Wastewater treatment plants are one of the most expensive public industries in terms of energy requirements, accounting for more than 1 % of total electricity consumption in Europe. EU water regulations make wastewater treatment obligatory for cities and towns, causing a major drain on power utilities. “As it stands, there an estimated 22 558 wastewater treatment plants in Europe, which use an estimated 15 000 gigawatt hours of energy a year,” says ENERWATER project coordinator Dr Almudena Hospido. The EU-funded initiative set out to boost the energy efficiency of wastewater treatment plants to reduce carbon emissions and protect the environment. The team created a freely available online tool to help the wastewater sector measure a plant’s energy efficiency, and to make recommendations for cost and energy savings. Finding consensus in Europe “Achieving consensus has been our priority and this has been promoted by the organisation of several stakeholder events, one per country included in the consortium,” says Dr Hospido. The researchers consulted with stakeholders in Germany, Spain, Italy and the United Kingdom to reach energy saving goals using ENERWATER. The consensus mission showed the ENERWATER team that their system should not only label the energy efficiency of a treatment plant but also recommend ways to make it more cost-effective. The researchers then developed their efficiency benchmarking system to support routine measurements and detailed ‘energy hotspot’ monitoring in plants. After studying the standardisation landscape in the EU, the researchers found no specific framework for energy efficiency within the wastewater sector. As a consequence, the team consulted with the CEN/TC 165, a wastewater engineering committee, which resulted in a technical report to be used as a basis for training auditors. A freely available online tool The team created the easily accessed online platform to be used by any wastewater utility that wants to calculate its energy efficiency. Team members presented their results at several international conferences, and wrote a paper that provides details on ENERWATER state-of-the-art methods for energy benchmarking. The researchers also created better methods to deal with the large amounts of data to diagnose factors impacting energy efficiency. The project was not without its challenges. The researchers faced difficulties with installing equipment and multiple delays due to different water treatment plant layouts. Of the 50 wastewater treatment plants identified, the researchers successfully monitored 49 plants, with 46 of them being monitored for more than a year. Moving forward, the researchers plan to get their ENERWATER methodology approved as a European standard. The team hopes to promote the use of the ENERWATER online tool where users are guided step by step to enter energy measurements and view analytics.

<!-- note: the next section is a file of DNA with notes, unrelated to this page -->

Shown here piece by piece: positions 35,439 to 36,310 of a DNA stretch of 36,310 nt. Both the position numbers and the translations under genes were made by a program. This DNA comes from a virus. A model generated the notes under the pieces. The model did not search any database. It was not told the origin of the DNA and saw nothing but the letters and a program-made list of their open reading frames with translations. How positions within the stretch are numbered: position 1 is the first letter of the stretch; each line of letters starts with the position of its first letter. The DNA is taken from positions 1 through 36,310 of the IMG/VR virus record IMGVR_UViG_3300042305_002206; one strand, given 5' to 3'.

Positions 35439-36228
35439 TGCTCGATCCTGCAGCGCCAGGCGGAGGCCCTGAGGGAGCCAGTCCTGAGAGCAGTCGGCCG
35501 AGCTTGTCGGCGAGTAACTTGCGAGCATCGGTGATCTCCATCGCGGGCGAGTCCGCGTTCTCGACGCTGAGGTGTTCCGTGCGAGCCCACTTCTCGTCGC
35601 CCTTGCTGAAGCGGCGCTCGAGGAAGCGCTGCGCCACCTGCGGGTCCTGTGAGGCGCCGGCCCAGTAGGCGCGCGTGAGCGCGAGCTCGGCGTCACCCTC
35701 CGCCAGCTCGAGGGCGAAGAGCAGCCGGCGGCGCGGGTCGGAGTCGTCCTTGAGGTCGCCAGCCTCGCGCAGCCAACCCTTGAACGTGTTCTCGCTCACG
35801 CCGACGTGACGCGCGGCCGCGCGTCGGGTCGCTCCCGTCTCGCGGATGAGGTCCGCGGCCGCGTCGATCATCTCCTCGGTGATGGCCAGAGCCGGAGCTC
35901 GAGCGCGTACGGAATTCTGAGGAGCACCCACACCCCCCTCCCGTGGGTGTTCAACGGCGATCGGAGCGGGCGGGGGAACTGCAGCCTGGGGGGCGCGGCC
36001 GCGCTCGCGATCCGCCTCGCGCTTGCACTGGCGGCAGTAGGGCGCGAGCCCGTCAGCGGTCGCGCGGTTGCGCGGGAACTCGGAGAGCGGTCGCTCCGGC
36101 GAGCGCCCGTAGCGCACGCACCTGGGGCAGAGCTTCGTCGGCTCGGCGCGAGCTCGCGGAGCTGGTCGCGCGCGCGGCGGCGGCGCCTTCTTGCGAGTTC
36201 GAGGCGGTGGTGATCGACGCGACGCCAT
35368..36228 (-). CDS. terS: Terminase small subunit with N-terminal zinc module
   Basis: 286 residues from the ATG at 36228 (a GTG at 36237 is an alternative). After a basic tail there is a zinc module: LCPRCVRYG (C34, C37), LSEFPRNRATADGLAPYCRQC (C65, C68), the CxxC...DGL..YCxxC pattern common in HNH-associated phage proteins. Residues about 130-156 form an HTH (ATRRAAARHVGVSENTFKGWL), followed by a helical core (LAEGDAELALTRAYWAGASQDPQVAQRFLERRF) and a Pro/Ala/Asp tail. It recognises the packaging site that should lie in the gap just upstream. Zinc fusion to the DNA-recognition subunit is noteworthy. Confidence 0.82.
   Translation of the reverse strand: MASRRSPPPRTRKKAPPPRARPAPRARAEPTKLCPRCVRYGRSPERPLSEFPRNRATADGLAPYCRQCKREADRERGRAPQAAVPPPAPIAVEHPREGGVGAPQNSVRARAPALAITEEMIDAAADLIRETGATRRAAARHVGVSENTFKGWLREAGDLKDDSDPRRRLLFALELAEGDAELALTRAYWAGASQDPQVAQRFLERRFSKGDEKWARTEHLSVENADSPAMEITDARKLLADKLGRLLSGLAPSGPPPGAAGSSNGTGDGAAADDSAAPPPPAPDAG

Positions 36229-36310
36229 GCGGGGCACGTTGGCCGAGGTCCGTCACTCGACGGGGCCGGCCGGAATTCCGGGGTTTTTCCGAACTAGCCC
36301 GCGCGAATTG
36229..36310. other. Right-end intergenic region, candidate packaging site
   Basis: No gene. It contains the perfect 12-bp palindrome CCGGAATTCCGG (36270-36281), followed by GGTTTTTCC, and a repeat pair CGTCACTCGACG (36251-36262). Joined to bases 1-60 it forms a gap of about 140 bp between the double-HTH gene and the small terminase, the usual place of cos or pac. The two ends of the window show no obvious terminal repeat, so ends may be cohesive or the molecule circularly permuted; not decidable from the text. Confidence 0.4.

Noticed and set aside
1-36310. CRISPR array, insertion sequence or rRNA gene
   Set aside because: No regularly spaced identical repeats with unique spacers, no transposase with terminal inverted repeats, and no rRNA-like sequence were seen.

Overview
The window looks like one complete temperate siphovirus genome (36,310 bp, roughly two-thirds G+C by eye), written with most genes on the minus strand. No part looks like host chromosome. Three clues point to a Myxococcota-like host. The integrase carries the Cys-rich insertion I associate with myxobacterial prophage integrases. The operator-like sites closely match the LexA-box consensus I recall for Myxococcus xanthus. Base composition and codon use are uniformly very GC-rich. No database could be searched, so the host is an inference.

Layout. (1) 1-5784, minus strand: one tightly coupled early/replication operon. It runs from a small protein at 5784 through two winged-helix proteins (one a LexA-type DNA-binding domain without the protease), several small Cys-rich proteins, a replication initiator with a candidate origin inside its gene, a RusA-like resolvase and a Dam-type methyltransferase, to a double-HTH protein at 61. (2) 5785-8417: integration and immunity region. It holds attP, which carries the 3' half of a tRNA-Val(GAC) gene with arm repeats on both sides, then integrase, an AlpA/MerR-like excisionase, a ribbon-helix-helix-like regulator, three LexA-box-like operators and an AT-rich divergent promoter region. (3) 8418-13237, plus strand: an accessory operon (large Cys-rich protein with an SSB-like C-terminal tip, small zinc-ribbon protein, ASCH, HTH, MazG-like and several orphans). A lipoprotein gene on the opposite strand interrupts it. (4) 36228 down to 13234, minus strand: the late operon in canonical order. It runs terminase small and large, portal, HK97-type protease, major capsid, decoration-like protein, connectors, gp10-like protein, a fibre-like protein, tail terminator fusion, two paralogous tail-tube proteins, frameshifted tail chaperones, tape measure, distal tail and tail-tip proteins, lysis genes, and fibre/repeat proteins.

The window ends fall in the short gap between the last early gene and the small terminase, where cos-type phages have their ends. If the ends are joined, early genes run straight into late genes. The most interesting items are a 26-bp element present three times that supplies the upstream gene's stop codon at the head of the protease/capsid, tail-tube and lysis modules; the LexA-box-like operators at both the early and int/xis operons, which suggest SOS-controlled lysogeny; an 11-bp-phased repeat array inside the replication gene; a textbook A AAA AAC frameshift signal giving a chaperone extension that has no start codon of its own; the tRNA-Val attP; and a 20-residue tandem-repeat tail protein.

ENERWATER, energy, wastewater, water treatment, energy efficiency, energy saving, CEN/TC 165, energy measurements